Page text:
Since all of my current development work (except for this site) is using MOSS 2007, I was particularly interested in the Upgrading/Migrating custom code sessions as well as the JQuery sessions where I could put any newly attained knowledge to immediate use. 

Here are some highlights from the sessions I attended:

SPC216 (Creating Beautiful and Engaging Web Sites w/2010)

Randy Drisgill (@drisgill) and John Ross (@johnrossjr) did an excellent job of making the high level aspects of a branding accessible to someone (like myself) who hasn’t undertaken such projects.  They covered the design process, and the importance of using wireframes.  Then came an overview on the technique of merging HTML mockups into a SharePoint master page.  Starting with this session and ending with SPC372 (Packaging SharePoint Branding Elements for Deployment) really helped to give me a full picture of how to put a branding solution together.

SPC225 (Developing and Managing SharePoint Solutions w/ VS)

Jay Schmelzer and Mike Morton (@mikemorton_msft) took me on a journey through the options within Visual Studio 2010 for developing packaged solutions (Sandboxed and Farm) for SharePoint 2010.  Most of this information I had tested out with VS2010 Beta and is similar to some of the functionality that was available (albeit less production-ready) with VSeWSS.  What really woke me up during this session was the introduction of SharePoint enhancements for VS2011.  A List and Content Type designer was demoed as well as a remote publish to Office 365 feature.  This immediately had me thinking about what I could be doing on my own site development wise considering the keynote announcement that BCS for Office 365 is going to be rolled out with the next version of Office 365.  Just when I thought I was done being wowed, they did a quick VS LightSwitch demo which opened my eyes to yet another tool that could be used for rapid prototyping, and then rolled into a solution package.  Simply amazing.

SPC286 (Understanding SharePoint Administration Part 2)

Todd Klindt (@toddklindt) and Shane Young (@shanescows) gave a lively presentation on SharePoint Administration for SharePoint 2010.  I had decided to miss their ‘Part 1’ because I figured they were going to be covering material that I already knew and I could always review it later.  Turns out I missed out on some fun times there, but oh well!  Their playful presentation kept me awake and entertained and must have had a hand in helping me pass the MCTS SP2010 – Configuration exam on Wednesday.  Thanks guys!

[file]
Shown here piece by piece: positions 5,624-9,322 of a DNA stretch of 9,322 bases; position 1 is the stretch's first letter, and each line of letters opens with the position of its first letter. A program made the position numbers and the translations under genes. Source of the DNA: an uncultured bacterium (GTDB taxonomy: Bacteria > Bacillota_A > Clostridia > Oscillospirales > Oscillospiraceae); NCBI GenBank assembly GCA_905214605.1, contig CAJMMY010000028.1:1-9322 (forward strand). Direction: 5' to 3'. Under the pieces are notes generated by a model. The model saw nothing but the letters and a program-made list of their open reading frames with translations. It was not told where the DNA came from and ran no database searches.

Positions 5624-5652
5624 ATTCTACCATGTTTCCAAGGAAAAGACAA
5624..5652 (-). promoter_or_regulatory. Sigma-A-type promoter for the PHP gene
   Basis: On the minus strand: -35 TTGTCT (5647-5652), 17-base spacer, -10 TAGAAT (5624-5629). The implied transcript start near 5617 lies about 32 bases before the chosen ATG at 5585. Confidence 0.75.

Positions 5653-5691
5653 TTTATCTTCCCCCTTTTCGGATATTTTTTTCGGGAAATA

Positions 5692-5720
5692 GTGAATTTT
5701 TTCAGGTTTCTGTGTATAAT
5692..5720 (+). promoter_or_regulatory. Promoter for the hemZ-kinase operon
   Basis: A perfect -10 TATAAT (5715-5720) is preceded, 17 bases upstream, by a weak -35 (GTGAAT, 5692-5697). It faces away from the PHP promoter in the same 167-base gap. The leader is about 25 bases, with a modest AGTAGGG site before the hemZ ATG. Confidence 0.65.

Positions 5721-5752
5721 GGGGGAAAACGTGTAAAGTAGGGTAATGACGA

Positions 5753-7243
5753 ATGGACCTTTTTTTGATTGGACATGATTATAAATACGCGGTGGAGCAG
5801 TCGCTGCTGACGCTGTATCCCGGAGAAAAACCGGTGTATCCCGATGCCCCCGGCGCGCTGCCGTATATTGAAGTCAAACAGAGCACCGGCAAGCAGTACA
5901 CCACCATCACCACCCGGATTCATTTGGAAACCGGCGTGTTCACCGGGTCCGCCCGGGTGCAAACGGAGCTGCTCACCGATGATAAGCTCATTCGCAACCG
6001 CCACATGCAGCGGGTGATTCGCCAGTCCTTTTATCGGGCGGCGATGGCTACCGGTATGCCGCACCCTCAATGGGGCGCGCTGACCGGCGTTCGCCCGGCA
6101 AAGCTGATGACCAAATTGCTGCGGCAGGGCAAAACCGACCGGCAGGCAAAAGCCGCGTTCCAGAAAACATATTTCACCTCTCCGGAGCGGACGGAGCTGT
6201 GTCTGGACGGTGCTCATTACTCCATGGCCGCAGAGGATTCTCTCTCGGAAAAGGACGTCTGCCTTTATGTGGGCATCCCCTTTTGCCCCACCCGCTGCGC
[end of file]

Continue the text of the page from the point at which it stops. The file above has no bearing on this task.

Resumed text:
SPC3995 (Upgrading SharePoint Solutions and Features)

Wayne Ewington had the dubious task of the first session of the day following the first day of the conference.  I can only imagine that some had attended the DJ Party at the Hilton the night before and various other parties that evening.  He gave a competent presentation, although his computer seemed to be drasticly underpowered for his VM.  This caused some delays and may have impacted the 1st demo (which didn’t seem to work).  My takeaway from this session is the ability to create custom upgrade actions as part of a feature upgrade based on version ranges.

SPC338 (Developing SharePoint Applications with HTML5 and JQuery)

Ted Pattison (@tedpattison) woke everyone up after lunch by pitting Visual Studio vs. SharePoint Designer in a no holds barred matchup.  He selected a member of the audience to represent Visual Studio, and another member (Me!) to represent SharePoint Designer.  We shouted back and forth:

Visual Studio Rocks!  SharePoint Designer Sucks!

SharePoint Designer Rules!  Visual Studio Sucks!

Apparently, my SharePoint Designer chant has a bit half-hearted (because I really like them both!) and Visual Studio won.  What a great way to fire up the crowd.  He then went into the basics of how to link to the JQuery Library and how to deploy the library using a feature.  Ted then went into some usage of JQuery templates and how to apply them to HTML5 semantic tags as well as some examples of using new CSS3 and HTML5 graphic features.  His demos were really spot on and I can’t believe how much wisdom he imparted to the attendees.  If you haven’t seen this presentation, it is worth the download!

SPC314 (Best Practices with JQuery & SharePoint)